People without vehicles are having difficulty commuting to work as public transport service remains shutTransport department says health and safety guidelines are being prepared for passenger carrying vehicles in case the government decides to resume public transport services.
People who don’t own vehicles have been facing difficulty getting to work on time, as the government has lifted the lockdown restrictions only for private vehicles.
The lockdown restrictions were eased on June 10 for offices, factories and some businesses. The government had also decided to relax the restrictions for private vehicles. For two-wheelers, an odd-even rationing rule was put in place and carrying pillion passengers was prohibited.
While the lockdown relaxation has offered respite to many people, there are also those who feel the new rules only serve individuals who own cars and motorcycles.
Aakash KC, who works for an IT company in Dillibazar, Kathmandu, says the relaxation of lockdown restrictions has only made her life more difficult.
“I have to reach my office by 9: 30am but since I don’t own a vehicle, commuting to work and back home has become difficult,” said the 25-year-old, who lives in Thali.
KC says she has been riding to work with one of her colleagues to be on time.
“I still have to walk for over 30 minutes daily to reach my colleague’s place in Dakshin Dhoka,” she said.
Things are more difficult for other people who do not own vehicles. Deepa Rai of Makalbari had to quit her job as a domestic help because she had no means to commute to work in Chakrapath.
“My employer had called me to work after the lockdown restrictions were lifted, but I couldn’t go because the public transport service has still not resumed and no one in my family owns a motorcycle,” the 28-year-old said.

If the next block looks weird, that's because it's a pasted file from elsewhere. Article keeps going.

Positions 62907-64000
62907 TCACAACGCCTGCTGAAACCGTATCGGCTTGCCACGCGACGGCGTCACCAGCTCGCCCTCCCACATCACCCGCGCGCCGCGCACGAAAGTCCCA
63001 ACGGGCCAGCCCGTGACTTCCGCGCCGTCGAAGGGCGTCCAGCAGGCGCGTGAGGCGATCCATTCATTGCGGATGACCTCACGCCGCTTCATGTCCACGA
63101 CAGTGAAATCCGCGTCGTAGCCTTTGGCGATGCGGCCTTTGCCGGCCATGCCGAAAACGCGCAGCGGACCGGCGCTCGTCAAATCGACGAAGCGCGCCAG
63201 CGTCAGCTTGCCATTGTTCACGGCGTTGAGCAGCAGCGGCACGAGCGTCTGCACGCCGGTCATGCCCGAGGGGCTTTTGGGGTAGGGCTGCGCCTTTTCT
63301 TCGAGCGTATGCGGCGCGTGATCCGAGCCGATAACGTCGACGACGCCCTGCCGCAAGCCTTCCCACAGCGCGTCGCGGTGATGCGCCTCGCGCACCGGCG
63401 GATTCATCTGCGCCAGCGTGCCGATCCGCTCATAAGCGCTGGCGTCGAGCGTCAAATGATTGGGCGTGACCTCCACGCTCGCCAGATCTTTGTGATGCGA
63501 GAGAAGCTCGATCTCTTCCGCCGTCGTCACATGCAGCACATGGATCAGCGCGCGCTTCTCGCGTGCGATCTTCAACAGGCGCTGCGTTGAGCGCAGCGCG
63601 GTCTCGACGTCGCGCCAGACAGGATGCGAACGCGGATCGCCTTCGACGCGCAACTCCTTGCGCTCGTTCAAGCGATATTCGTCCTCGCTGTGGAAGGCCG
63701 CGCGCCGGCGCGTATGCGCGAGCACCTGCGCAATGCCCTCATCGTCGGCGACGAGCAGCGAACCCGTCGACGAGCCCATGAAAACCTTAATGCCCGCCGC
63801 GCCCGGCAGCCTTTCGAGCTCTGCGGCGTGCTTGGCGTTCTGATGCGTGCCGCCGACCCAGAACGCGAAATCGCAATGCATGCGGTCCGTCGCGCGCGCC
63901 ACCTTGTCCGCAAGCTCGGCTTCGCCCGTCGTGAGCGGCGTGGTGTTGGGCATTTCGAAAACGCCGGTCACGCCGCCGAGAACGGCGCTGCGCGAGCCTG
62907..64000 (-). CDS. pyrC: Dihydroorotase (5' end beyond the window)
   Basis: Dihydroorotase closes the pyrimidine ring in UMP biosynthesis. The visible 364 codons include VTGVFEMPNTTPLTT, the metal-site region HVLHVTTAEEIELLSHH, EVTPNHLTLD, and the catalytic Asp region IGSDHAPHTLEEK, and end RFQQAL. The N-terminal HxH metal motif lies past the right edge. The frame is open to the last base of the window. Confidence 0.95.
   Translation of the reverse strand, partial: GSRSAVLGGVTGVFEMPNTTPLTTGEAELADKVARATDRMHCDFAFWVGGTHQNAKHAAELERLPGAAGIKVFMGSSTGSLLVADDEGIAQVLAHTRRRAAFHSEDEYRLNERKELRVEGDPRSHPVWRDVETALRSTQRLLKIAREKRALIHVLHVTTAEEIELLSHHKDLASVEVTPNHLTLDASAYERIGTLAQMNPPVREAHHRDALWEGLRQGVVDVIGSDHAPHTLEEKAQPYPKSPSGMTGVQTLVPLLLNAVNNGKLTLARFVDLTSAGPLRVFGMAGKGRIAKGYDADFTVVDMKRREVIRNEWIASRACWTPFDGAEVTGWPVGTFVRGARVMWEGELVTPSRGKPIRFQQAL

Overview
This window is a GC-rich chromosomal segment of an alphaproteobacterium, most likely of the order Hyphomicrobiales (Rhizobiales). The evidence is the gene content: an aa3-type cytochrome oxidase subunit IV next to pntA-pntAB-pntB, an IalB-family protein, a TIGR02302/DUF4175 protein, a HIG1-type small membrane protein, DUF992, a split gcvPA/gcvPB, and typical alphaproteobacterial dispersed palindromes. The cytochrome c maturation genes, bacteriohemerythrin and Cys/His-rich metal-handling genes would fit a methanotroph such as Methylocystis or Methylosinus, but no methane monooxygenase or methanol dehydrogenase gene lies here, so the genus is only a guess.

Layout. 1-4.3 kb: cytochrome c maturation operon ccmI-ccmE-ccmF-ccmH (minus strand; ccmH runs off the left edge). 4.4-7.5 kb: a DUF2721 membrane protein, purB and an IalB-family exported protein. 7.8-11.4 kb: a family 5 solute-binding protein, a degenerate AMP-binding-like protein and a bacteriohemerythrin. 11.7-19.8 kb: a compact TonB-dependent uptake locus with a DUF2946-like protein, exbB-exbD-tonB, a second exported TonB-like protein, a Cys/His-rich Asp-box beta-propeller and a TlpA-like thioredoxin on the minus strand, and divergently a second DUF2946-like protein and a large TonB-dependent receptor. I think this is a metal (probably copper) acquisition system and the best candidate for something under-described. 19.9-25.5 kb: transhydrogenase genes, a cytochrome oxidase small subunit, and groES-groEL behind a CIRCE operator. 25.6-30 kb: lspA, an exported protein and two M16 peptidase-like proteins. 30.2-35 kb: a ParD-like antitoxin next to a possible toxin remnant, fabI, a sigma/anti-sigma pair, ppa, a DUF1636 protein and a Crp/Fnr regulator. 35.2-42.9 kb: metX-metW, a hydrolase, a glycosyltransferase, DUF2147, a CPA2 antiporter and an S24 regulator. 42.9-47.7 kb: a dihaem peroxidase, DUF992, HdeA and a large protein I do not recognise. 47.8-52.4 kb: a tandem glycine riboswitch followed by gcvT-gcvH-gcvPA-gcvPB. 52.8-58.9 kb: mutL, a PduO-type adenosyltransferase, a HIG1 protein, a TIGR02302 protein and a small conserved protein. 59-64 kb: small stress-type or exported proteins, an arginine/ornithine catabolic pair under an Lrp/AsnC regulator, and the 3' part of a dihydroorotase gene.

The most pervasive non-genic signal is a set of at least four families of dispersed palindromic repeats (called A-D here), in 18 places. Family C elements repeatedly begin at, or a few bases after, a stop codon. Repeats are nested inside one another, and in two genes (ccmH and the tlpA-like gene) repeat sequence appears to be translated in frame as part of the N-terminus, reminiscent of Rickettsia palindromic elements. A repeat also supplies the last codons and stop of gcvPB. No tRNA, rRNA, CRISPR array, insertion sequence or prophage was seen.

“It seems like the government has relaxed the lockdown only for those people who have their own vehicles.”
Even officials at the Department of Transport agree that the ban on public vehicles has caused problems for thousands of people, including those involved in the transportation sector.
But they say with the number of Covid-19 cases rising by the day, resuming public transportation service could make the situation worse.
As of Friday, Nepal has reported 15,000 cases of coronavirus infection.
“It’s not just the commuters, public transport operators are also facing problems as they have been off the road for months,” said Gogan Bahadur Hamal, director general at the Department of Transport Management. “However, since the government has not decided anything yet, we cannot allow public vehicles to run as before.”
Hamal added the department has been working on a set of health and safety guidelines for passenger vehicles in case the government decides to resume public transport service.
“If public vehicles are allowed back on the road, they will have to follow certain guidelines prepared by the government. For example, public buses may be allowed to carry passengers only up to 50 percent of their seat capacity and check the temperatures of passengers,” he said. “Masks and hand sanitisers would be made compulsory and the vehicles might even be asked to follow the odd-even rule. ”